WATER crisis, an undeniable reality of Dhaka, has become evident again as people in many areas have reported that they are deprived of the supply water. Many residents of Mirpur, Jurain, Jatrabari and Old Town of Dhaka have been faced with a serious water crisis for more than a week now. About 400 families in Dhaka’s north ward 11 have complained that they have received no water for a few days. In this situation, the people who can afford rely on water lorries and others have to walk miles to collect just a bucket of water. A lorry of water lasts for a day for a multi-storey building with multiple households but costs Tk 1,000, which is an added burden. In Old Town of Dhaka, it is quite common for people to pay and stand in long queues for water. Several house owners at Paikpara, Mirpur have sought solutions to the problem from the Dhaka Water Supply and Sewerage Authority, but the problem persists.
DWASA officials acknowledged that they have not been able to maintain an adequate supply in parts of the city but blamed the population density and a sudden increase in water consumption. With an increasing number of multi-storey buildings and blocks of flats, the number of water pipelines has increased but the sources remained the same. Authorities do not have any definitive plan to overcome the situation. An inadequate supply of water is not the only problem, the quality of the supply water has also become a major concern. In 2019, a Transparency International Bangladesh report said that 91 per cent of the consumers boil water before drinking and gas worth Tk 332 crore is burnt annually for the job. In addition, a large number of consumers suffered from various waterborne diseases because of the poor quality of the supply water. The services have also not improved, yet the tariff has increased. Another round of tariff increase has been in discussions. Unplanned urbanisation and mismanagement in DWASA have largely been blamed as reasons for the deepening water crisis.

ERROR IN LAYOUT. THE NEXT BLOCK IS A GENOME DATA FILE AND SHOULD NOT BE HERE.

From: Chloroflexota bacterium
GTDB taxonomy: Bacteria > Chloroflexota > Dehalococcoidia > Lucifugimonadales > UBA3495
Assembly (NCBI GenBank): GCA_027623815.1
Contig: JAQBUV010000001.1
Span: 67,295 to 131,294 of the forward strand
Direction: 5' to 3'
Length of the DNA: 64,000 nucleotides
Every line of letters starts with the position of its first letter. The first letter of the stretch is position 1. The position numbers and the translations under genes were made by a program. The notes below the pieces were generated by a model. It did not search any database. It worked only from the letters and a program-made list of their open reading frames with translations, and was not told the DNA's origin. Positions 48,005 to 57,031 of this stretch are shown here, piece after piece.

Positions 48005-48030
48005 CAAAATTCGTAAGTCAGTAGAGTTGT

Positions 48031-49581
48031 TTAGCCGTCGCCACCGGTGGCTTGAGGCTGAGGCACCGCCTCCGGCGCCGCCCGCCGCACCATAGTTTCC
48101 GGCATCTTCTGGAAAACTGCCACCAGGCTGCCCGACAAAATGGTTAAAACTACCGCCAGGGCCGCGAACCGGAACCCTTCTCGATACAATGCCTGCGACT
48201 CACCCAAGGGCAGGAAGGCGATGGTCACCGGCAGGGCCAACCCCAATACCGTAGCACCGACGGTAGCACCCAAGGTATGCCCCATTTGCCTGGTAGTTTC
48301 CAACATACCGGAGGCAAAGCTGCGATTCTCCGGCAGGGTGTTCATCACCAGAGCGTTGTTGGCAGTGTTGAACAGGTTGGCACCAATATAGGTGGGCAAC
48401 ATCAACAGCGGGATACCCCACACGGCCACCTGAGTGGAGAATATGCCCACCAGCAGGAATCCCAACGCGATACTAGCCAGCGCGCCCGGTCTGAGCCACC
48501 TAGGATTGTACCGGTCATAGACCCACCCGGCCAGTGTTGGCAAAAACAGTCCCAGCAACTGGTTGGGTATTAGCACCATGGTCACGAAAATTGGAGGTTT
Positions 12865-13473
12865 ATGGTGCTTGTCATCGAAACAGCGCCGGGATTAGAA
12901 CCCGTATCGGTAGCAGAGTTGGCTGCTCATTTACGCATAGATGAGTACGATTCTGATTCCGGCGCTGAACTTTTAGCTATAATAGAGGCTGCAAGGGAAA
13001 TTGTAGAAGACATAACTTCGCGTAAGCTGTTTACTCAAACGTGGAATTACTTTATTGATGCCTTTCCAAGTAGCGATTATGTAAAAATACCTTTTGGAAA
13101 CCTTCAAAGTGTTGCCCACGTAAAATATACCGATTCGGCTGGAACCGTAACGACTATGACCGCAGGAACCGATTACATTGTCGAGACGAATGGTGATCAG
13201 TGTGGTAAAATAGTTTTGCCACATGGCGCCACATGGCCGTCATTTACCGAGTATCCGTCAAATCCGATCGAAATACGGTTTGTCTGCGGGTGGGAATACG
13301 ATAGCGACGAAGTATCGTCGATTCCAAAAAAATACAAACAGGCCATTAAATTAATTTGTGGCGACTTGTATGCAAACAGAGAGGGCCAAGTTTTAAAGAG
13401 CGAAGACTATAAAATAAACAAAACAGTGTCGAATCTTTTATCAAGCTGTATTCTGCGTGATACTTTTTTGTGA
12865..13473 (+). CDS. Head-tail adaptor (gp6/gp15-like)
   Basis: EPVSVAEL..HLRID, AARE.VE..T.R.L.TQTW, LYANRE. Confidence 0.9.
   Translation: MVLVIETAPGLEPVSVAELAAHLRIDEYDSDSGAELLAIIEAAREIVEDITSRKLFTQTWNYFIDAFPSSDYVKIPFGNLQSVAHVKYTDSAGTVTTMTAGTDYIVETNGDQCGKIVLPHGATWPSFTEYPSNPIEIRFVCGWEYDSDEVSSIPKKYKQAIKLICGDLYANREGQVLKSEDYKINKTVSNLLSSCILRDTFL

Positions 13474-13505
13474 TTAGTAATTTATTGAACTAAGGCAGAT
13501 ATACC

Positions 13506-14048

In the prevailing situation, supply water authorities must immediately address the water scarcity in affected areas, by arranging, if needed, water lorries for a subsidised rate. The government must also urgently review the situation and allocate required resources to secure additional water sources. The government must also take steps to improve the water quality that has been a concern for people in Dhaka. Meanwhile, Rajdhani Unnayan Kartripakkha must maintain a conservative policy in approving real estate projects in Dhaka as unplanned and uncoordinated urbanisation is one of the main reasons for the water scarcity. In the long term, authorities must explore further water sources to reduce heavy dependency on groundwater for domestic use.
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